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A diesel car will display a DPF warning light when there is a problem with the car’s diesel particulate filter. This filter reduces the amount of harmful soot emitted by the car and has been required, by law, to be fitted to all diesel cars since 2009.
A diesel car’s DPF can become blocked over time, causing a warning light to be displayed on the dashboard.
This needs to be addressed, as it reduces the amount of airflow the car has to expel exhaust gasses from the engine, which can cause a loss in power and eventually, other significant engine problems
Preventing a DPF warning light from ever showing is easy, the car simply needs to reach a temperature where the soot can be burnt away, which is most easily achieved by taking the diesel car for longer journeys and on the motorway.
To prevent a build-up of soot in the DPF, there are two types of regeneration that the car uses to burn it off:
Passive regeneration – This occurs as the car is running on long motorway journeys, allowing the exhaust to reach a high enough temperature to burn off the soot.
Active regeneration – This is fitted to diesel cars to help cope with drivers who often remain at low speeds. Automatically, the car will increase the amount of fuel it is using to increase the temperature of the exhaust, however, problems can occur if the journey is too short and the active regeneration does not have enough time to complete.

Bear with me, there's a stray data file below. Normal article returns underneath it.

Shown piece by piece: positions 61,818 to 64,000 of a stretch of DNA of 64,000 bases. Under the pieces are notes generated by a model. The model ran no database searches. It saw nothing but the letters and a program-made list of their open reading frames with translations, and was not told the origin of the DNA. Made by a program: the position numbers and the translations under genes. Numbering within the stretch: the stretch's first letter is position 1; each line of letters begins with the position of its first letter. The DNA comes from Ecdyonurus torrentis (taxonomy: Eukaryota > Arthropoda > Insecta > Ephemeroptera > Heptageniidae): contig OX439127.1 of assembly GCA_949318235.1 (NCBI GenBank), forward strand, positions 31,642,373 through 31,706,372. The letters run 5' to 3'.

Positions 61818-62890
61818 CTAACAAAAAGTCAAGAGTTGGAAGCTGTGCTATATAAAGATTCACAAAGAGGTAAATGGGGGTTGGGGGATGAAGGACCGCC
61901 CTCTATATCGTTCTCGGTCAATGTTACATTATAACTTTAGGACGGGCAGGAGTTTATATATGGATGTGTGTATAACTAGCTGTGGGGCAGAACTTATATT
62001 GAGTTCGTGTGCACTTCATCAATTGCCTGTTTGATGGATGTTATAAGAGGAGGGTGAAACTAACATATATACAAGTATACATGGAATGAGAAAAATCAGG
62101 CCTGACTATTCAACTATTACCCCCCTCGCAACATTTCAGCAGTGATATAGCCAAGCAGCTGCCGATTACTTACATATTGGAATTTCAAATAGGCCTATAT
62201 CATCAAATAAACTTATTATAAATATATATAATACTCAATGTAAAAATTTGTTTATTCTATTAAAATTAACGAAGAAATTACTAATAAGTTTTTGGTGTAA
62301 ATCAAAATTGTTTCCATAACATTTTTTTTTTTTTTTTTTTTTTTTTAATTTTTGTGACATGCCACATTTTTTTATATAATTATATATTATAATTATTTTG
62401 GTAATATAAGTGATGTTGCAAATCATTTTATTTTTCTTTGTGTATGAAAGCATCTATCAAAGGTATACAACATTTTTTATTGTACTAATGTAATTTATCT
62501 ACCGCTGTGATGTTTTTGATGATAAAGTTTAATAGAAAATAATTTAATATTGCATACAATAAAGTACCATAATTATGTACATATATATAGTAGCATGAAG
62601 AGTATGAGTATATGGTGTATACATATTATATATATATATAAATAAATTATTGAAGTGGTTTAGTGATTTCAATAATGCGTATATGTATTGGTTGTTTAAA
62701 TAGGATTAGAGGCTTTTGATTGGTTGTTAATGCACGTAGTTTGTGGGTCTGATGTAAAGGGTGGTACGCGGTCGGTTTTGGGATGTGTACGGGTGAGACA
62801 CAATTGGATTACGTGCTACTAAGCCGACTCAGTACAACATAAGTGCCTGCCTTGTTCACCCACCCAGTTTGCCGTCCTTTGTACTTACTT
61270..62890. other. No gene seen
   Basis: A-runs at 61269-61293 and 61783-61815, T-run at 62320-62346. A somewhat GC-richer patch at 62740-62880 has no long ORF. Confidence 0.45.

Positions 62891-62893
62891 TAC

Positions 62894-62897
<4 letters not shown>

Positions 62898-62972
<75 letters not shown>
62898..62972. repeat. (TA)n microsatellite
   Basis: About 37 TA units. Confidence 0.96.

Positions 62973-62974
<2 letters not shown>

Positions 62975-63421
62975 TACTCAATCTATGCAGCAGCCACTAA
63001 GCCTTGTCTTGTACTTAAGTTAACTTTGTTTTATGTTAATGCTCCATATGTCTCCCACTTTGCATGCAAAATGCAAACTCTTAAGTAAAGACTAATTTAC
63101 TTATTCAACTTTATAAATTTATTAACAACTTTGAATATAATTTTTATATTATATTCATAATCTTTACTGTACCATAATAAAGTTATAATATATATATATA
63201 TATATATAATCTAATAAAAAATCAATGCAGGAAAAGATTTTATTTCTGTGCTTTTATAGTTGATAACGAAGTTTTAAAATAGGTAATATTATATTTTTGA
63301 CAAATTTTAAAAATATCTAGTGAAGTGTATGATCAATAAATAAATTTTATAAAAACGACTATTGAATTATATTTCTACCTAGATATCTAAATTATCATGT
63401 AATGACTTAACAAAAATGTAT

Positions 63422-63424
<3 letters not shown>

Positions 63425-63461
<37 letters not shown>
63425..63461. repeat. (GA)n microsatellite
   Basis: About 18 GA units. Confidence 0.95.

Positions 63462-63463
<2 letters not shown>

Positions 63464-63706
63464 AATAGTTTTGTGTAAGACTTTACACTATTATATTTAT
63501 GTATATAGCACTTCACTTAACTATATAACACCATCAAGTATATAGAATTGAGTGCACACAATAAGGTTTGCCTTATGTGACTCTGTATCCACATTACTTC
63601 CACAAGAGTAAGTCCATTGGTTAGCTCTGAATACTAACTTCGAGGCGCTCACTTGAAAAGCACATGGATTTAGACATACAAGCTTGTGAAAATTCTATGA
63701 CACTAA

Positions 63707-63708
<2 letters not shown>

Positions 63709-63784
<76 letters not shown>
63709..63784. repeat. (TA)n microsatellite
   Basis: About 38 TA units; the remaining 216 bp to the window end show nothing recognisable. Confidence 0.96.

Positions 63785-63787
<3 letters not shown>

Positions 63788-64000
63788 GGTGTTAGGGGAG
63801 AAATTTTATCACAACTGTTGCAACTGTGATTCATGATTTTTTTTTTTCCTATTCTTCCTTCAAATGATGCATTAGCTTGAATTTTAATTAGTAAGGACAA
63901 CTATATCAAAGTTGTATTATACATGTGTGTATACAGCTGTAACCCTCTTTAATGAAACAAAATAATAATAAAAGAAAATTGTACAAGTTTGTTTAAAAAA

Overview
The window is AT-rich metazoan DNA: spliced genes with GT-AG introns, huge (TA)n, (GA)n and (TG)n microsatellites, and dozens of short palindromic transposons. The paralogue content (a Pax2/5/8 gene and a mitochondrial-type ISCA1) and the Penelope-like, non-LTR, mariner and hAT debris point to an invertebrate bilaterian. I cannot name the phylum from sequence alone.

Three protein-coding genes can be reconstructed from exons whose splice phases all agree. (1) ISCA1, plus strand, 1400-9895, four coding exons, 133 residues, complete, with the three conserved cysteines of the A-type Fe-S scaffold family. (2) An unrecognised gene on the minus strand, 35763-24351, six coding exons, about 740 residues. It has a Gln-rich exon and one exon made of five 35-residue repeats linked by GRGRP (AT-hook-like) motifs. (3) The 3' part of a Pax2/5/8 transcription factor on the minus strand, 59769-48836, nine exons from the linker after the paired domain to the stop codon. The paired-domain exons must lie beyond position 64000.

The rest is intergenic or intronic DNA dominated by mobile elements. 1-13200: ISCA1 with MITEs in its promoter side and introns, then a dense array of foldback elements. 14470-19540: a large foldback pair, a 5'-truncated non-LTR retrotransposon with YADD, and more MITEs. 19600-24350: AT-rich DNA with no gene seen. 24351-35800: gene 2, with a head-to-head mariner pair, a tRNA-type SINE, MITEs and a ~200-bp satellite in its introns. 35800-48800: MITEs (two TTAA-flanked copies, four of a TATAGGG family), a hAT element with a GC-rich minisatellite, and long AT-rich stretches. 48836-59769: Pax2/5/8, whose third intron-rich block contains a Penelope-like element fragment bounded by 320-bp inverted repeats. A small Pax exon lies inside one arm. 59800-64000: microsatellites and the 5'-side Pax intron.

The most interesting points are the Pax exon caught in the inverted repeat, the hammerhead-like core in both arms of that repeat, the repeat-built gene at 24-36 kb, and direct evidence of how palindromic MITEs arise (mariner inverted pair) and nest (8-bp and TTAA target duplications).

Diesel cars are not recommended for drivers who only remain local, but if you do often use the car in start-stop traffic or low speeds, then it is worth ensuring that you take the car for a longer motorway journey every month or so, to help burn off the soot build-up.
This depends on how significant the blockage is. The first thing you should do is take the car for a decent run along the motorway, this extended period of driving will heat up the temperature of the DPF and burn off some of the soot buildups. However, this is not the most reliable, or convenient method of cleaning the DPF and is not always effective, depending on how bad the blockage inside the DPF is.
However, this is not recommended, sometimes if you continue driving the soot might continue to build up, causing a fire hazard and will make the car to enter “limp mode”. Also, you cannot pass an MOT with a DPF warning light displaying on the dashboard, so make sure you address it as soon as possible.
If the light does not go off, or other warning lights appear, do not continue to drive the car.
If your DPF warning light comes on, there is immediate no need to panic, like that of a check engine or ABS light.
In most cases, it is necessary to have the DPF filter professionally cleaned. This process will completely remove any build-up inside the DPF and make it perform like new. Increasing the amount of airflow the engine has, increasing performance.
Cleaning a DPF filter is much cheaper than replacing it with a new one. The nature of a DPF is to store soot, and as it can only be store a finite amount, it’s inevitable that the DPF light will eventually appear for cars that mostly drive around town or on smaller commutes.